MPs will today (Tuesday 6th September) debate the future for small breweries as a tax system that defined the modern craft beer industry in the UK comes to its end and the sector comes under increasing pressure from the energy crisis.
20 years ago, the Government introduced Small Breweries’ Relief (SBR) – a scheme that was a result of pressure by the Society of Independent Brewers (SIBA). It allows smaller brewers to pay a proportionate amount of beer duty to the Treasury. Since its introduction SBR has led to a huge growth in the number of British craft breweries and is the reason we have such a diverse range of beers to choose from today.
Ahead of the Parliamentary debate and in recognition of SBR’s 20-year milestone, a very special one-off collaboration beer is being brewed today at Five Points Brewing Co in London with brewers and supporters that have been instrumental in its introduction. The beer itself will feature all-British grown malt and carefully selected hops, the names of which form the letters SBR: Sovereign, Bullion and Relentless (the latter of which is a brand-new experimental British hop).
However, two decades later small brewers face uncertainty about the future of SBR and the tax system which has been under review by the Government. Brewers are also facing an energy and cost of living crisis putting their businesses under severe strain.
The debate to be held in Parliament today titled Impact of Small Brewers Relief on independent brewers is being led by Owen Thompson MP who will challenge the Government on the future of SBR as well as the wider cost of living issues threatening the sector.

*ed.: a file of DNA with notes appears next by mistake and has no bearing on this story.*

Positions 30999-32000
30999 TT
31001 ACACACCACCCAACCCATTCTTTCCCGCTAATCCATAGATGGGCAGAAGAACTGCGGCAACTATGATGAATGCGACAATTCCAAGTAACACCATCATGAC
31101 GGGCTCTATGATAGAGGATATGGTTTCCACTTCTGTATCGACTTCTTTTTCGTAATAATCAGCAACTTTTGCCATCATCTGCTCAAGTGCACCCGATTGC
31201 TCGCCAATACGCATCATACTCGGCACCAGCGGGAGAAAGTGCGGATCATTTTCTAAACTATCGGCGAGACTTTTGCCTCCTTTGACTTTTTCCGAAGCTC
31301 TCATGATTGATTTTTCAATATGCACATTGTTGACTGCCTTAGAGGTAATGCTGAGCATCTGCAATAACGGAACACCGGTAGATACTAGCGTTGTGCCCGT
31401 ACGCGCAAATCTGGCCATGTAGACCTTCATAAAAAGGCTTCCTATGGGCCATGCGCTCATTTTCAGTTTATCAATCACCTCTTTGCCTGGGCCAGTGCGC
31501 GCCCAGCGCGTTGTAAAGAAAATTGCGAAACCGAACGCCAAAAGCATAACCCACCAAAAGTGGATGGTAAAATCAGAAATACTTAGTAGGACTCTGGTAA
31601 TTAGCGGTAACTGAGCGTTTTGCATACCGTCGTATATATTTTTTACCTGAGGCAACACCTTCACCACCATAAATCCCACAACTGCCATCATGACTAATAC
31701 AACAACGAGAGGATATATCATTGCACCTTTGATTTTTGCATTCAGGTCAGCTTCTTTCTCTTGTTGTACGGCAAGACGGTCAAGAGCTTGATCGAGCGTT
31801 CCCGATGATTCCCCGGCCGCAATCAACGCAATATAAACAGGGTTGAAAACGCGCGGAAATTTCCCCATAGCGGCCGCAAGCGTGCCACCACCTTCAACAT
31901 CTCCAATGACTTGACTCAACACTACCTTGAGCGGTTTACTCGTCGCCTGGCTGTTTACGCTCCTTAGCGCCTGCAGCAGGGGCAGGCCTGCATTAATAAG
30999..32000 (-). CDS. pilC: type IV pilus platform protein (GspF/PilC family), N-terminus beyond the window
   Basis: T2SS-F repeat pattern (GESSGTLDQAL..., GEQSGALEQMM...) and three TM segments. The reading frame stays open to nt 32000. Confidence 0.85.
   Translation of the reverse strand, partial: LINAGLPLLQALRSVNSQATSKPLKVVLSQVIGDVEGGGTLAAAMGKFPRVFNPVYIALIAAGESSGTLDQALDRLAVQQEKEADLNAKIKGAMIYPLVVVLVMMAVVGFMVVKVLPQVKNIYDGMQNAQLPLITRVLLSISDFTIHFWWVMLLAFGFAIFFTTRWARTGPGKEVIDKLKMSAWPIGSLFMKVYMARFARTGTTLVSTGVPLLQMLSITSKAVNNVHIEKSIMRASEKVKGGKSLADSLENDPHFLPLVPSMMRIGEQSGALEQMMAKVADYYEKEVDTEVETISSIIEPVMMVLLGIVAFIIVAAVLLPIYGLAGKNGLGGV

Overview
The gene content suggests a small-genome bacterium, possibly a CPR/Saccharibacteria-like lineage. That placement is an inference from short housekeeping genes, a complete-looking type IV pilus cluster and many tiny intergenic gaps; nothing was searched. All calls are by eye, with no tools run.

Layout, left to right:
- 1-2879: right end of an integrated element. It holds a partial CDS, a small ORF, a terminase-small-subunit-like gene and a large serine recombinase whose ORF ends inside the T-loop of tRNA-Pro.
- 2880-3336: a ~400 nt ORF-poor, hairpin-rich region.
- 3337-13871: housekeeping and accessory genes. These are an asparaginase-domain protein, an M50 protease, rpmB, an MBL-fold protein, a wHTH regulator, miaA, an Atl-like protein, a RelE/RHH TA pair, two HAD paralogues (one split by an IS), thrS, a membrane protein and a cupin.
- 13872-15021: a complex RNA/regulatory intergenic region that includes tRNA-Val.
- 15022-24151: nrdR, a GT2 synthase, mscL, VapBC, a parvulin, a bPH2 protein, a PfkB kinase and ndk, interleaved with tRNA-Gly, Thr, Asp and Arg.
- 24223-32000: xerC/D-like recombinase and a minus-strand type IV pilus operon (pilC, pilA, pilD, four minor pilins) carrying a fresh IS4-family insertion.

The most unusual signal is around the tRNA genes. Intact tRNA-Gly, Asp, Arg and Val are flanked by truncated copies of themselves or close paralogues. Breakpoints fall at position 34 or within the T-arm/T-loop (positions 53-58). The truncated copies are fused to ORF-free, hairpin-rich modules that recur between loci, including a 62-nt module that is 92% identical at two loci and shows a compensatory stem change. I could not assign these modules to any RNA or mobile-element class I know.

Last year the Treasury set out ambitious changes to the alcohol duty system and SBR which many independent brewers have already factored into their business plans. Final details were expected to be announced in the Summer, but have now been pushed back to at least the autumn, leaving brewers in limbo and putting the delivery of these changes at risk. This includes a new Draught Duty rate offers a duty discount on beer sold in pubs and offers a gamechanger for the sector.
Small independent brewers were badly hit by the pandemic which say a 40% reduction in production with around 160 active brewers closing. They are now facing an energy crisis with bills increasing 400% as well as price increases of CO2, kegs and hops. Around 60 small brewers have already closed this year with more on the brink.
SIBA is calling for urgent action on energy and support for the sector including an energy cap for businesses but also grants and incentives to move to green energy.
Roy Allkin, Chairman of the Society of Independent Brewers (SIBA), said: “Small Breweries’ Relief has shaped the UK’s craft beer sector allowing small and independent brewers to set up and compete against the Global brewers that continue to dominate the industry.
“It’s a privilege to join the founders of SBR to brew a special beer today but this comes at a fragile time for the sector that is facing spikes in energy prices and shortages which are putting businesses at risk. We also face an uncertain future as the Government continues to review SBR without any certainty. I hope that the Government will finally provide the clarity and support we needs and finally tell us in the debate tonight what they plan to do.”